Do you have weevils in your pantry?

Weevils are a type of beetle that commonly infest stored grains, cereals and other pantry items. They are small, usually ranging from 2 to 5 millimetres in size, and are typically brown or black in colour. Weevils are known for their distinctive long snouts, which they use to burrow into grains and lay their eggs. They are sometimes also referred to as flour bugs.

Seeing as they are very small, they can be hard to spot, but there are some signs you should look out for that may indicate the presence of weevils in your pantry.

Six signs of weevils in your pantry

  1. Fine dust inside or outside of food containers. Weevils leave behind a powdery substance as they consume dry food they have accessed.
  2. Damaged packets, such as cardboard boxes and plastic packaging with small holes. Weevils burrow into packaging, creating small holes as entry points.
  3. Fine webbing in starchy foods such as oats, rice, nuts, or sugar may be a sign that weevils have laid their eggs there.
  4. Holes in kernels, such as popping corn. Female weevils chew through kernels to lay eggs inside. Once hatched, the young weevils feed on the kernels from the inside, leaving more holes behind.
  5. A musty odour when you open your pantry. A strong, musty smell can emanate from infested areas.
  6. Thin, brown ‘shells’ which are actually insect remains. Dead weevils, stray legs, and moulted skin will look like tiny brown particles strewn in the food.

If you notice any of these signs in your pantry, it may indicate a weevil infestation, and it’s crucial to take prompt action to prevent further spread.

How to eliminate weevils from your home

Discovering weevils in your flour or rice can be unpleasant, but you can take steps to get rid of them effectively.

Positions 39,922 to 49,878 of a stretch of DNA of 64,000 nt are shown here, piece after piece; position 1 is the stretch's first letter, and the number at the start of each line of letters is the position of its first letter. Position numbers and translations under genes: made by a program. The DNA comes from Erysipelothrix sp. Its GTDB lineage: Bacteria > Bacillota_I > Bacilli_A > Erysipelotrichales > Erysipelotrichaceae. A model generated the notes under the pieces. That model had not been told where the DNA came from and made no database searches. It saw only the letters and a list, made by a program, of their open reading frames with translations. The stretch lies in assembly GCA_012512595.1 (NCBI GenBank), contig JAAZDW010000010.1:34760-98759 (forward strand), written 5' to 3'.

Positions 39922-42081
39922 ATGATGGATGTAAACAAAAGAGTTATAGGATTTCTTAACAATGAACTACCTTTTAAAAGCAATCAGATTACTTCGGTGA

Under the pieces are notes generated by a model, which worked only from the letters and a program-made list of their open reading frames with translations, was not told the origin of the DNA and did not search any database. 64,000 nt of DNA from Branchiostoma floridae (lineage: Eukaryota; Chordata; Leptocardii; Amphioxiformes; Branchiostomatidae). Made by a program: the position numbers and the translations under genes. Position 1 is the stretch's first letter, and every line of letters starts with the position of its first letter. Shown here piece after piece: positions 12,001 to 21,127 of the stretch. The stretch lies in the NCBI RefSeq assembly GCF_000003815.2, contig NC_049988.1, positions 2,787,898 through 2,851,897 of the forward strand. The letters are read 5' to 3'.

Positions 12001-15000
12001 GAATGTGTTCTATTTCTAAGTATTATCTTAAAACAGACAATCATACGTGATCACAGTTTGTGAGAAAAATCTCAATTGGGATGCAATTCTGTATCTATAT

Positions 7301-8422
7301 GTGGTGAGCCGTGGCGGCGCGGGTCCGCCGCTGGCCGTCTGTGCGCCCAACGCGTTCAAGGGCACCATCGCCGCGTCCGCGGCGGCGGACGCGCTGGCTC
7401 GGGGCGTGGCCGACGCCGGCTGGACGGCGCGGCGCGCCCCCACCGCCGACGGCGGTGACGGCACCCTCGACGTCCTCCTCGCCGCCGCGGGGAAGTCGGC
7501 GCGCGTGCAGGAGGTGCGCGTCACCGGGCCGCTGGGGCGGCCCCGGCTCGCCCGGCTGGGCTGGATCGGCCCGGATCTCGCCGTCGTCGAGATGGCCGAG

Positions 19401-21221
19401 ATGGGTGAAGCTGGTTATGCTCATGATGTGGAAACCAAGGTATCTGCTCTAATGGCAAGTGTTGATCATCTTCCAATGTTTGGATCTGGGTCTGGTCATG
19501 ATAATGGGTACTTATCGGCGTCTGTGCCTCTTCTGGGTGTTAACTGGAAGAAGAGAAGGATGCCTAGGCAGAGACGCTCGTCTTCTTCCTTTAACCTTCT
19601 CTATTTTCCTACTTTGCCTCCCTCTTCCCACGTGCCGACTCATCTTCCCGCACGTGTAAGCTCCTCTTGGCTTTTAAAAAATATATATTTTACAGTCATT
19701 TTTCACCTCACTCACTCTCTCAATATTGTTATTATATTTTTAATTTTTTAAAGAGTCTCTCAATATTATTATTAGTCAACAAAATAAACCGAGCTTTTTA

First, dispose of any infested food. Discard any food items, such as flour, rice, or pasta, in which you have found weevils. Seal them in rubbish bags and promptly take them outside to prevent further infestation.

If you find a food that is infested, or if you suspect it may be and you want to try to kill the weevils instead of discarding the food, you can usually kill the adult weevils, as well as the eggs, larvae, and pupae, by heating the product to 60 degrees C for at least 15 minutes or by freezing the product at 0 degrees or lower for three days.

Next, vacuum the area where weevils were found, use a vacuum attachment to reach into every corner and crevice. When emptying your vacuum cleaner, take it outside to prevent any stray weevils from returning to your kitchen.

Finally, wipe down all surfaces with a cloth soaked in white vinegar or a cleaning spray to sterilise your kitchen cabinet surfaces and eliminate any remaining eggs. In severe cases, you can also consider treating your pantry with kitchen-friendly pesticides that are designed to lure, trap and kill weevils, effectively keeping them away from your foods.

Any Tupperware or glass containers used for food storage should also be cleaned with hot water and dish soap before being returned to the cupboards. The goal here is to make sure that no adult weevils remain to establish a new infestation. These are very small insects, so they may escape your efforts unless you clean thoroughly.

Additional tips to keep your pantry weevil free

  • store dry goods in clean, airtight containers
  • always clean out containers before refilling
  • store pet foods and birdseed in buildings away from the house or in an area well away from other foods
  • check bagged or boxed food for damaged packaging before buying
  • keep it clean and free of crumbs
  • clean any spills immediately
  • keep food storage areas dry (weevils are attracted to moisture)
  • check regularly for signs of an infestation.

Have you ever had weevils in your pantry? How did you get rid of them? Let us know in the comments section below.

Also read: How long do pantry staples really stay fresh?

Ellie Baxter
Ellie Baxter
Writer and editor with interests in travel, health, wellbeing and food. Has knowledge of marketing psychology, social media management and is a keen observer and commentator on issues facing older Australians.


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